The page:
ad, In situ hybridization for Esr1 mRNA in Esr1cre/+ male (a, b, red) and female (c, d, red) mice (Bregma −1.65 mm). b, d are the boxed areas in ac. Note that the expression of Esr1 mRNA in VMHvl (dotted outline) is higher in females than in males. eg, Immunofluorescence showing that expression of a Cre-dependent hrGFP reporter expressed from a stereotaxically injected AAV (f, green) is restricted to VMHvl, without detectable spillover expression in the nearby arcuate hypothalamic nucleus (ARH). hs, Double labelling for behaviourally-induced c-Fos (h, k, n, q, anti-c-Fos, green) and Esr1 (i, l, o, r, anti-Esr1, red) in wild-type male residents following a 30-min resident–intruder test with no (hj, n = 3), male (km, close investigation without attack, n = 4; qs, attack, n = 5) or female (np, mating, n = 5) intruders. tv, Quantification of the fraction of total (NISSL+) cells that were c-Fos+ following different behaviours (t), fraction of c-Fos+ that were Esr1+ for each behaviour (u), and fraction of NISSL+ cells that are Esr1+ (v) in VMHvl, quantified from data as illustrated in hs. *P < 0.05, ***P < 0.001, ****P < 0.0001; one-way ANOVA with Dunnett’s multiple comparisons test.

Extended Data Figure 2 In vivo electrophysiological responses of Esr1+ VMHvl neurons during photostimulation with 2, 10, and 20-ms pulses.

a, Photostimulation paradigm. Extracellular recordings were obtained from Esr1+ VMHvl neurons expressing AAV2 Cre-dependent ChR2 in solitary, awake behaving animals using a modification of a 16-wire electrode bundle micro-drive31 containing an integrated optic fibre. Following a 30-s baseline measurement, photostimulation trials were performed (473 nm, 20 Hz, blue bars) for 30 s using three different pulse-widths (2 ms, 10 ms, and 20 ms). Five trials, each 2 min in length, were recorded for each pulse-width (see c). b, Mean firing rate changes averaged across 12 multi-units (5 trials per unit) in VMHvl during 30-s photostimulation periods. 2 ms, 17.98 ± 2.35 spikes per s, 10 ms, 29.26 ± 3.67 spikes per s, and 20 ms, 28.07 ± 4.65 spikes per s. *P < 0.05, Wilcoxon rank sum test. c, Spiking responses of 12 multi-unit recording channels in VMHvl. Each raster plot represents the average of five trials per channel per pulse-width (2, 10 or 20 ms), arranged in order of response magnitude. The arrangement is the same for the three pulse widths (2 ms, 10 ms and 20 ms). df, Peri-stimulus time histograms (PSTHs) illustrating mean firing rate changes averaged over the 12 multi-units shown in c, for photostimulation trials using 20 ms (d), 10 ms (e), or 2 ms (f) light pulse-widths. Data are mean ± s.e.m. See also main Fig. 2d, which presents whole-cell patch-clamp recordings from Esr1+ neurons in VMHvl acute slice preparations, indicating that spike fidelity is close to 100% and statistically indistinguishable between 2 ms and 20 ms light pulse-widths.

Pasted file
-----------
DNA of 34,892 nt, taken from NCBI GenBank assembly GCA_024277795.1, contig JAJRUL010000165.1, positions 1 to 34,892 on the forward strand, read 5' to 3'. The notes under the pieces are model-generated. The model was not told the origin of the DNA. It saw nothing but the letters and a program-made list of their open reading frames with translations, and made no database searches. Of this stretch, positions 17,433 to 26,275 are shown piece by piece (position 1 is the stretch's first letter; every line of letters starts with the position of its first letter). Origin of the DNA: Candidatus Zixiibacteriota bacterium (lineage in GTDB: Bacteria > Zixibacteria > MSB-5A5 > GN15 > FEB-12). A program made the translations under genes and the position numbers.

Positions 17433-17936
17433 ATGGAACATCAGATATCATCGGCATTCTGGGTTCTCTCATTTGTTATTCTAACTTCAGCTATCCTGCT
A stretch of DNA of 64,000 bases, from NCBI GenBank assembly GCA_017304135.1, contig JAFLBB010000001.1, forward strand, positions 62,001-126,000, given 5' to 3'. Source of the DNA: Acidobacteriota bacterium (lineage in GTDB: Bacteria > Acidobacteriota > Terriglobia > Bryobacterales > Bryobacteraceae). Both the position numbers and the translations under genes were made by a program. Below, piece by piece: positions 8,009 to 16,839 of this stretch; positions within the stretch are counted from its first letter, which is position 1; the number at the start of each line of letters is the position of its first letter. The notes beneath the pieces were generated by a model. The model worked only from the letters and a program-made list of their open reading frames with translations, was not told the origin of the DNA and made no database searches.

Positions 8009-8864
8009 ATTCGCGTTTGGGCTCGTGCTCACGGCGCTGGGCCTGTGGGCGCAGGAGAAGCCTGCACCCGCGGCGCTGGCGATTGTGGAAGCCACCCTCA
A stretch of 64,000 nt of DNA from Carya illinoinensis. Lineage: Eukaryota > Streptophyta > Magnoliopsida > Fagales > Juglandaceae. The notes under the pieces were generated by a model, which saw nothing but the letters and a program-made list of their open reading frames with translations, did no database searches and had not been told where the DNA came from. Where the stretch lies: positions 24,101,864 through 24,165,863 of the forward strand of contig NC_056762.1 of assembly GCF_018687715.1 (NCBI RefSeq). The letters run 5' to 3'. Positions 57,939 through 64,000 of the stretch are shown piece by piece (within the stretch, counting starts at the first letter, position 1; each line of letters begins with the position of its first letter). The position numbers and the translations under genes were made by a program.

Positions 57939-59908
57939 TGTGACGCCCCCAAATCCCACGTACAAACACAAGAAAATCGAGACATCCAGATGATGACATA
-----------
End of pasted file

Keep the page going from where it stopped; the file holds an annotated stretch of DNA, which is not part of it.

Extended Data Figure 3 Photostimulation of Esr1+ VMHvl neurons expressing mCherry or Esr1 VMHvl neurons expressing ChR2 fails to evoke aggression.

a, Animals expressing Cre-dependent mCherry virus in VMHvl fail to show aggression during photostimulation. Representative raster plot showing episodes of close investigation (CI; yellow ticks), mounting (green ticks) or attack (red ticks) in an mCherry-expressing Esr1cre/+ male. No attacks are evoked towards either a castrated male (upper plot) or an intact unreceptive female (lower plot) during photostimulation trials (blue bars; 473 nm, 20 ms pulses, 20 Hz, 30 s; numbers indicate mW mm−2). b, c, Activation of the non-Esr1-expressing subpopulations of VMHvl neurons is insufficient to evoke aggression. Representative raster plots illustrating photostimulation-evoked behavioural responses towards a castrated male by a wild-type (b) or an Esr1cre/+ (c) mouse injected with the ‘Cre-out’ AAV2 containing a floxed ChR2 coding sequence (Fig. 2r). Attack (red; 3.2-6.8 mW mm−2) was elicited during photostimulation trials (blue bars) in wild-type males, indicating that the floxed ChR2 construct is effective in the absence of Cre, whereas no behaviour was evoked in Esr1cre/+ males where ChR2 is expressed in Esr1, but not in Esr1+, neurons.

Extended Data Figure 4 Latency to attack depends on the initial orientation of the resident with respect to the intruder at the time of photostimulation.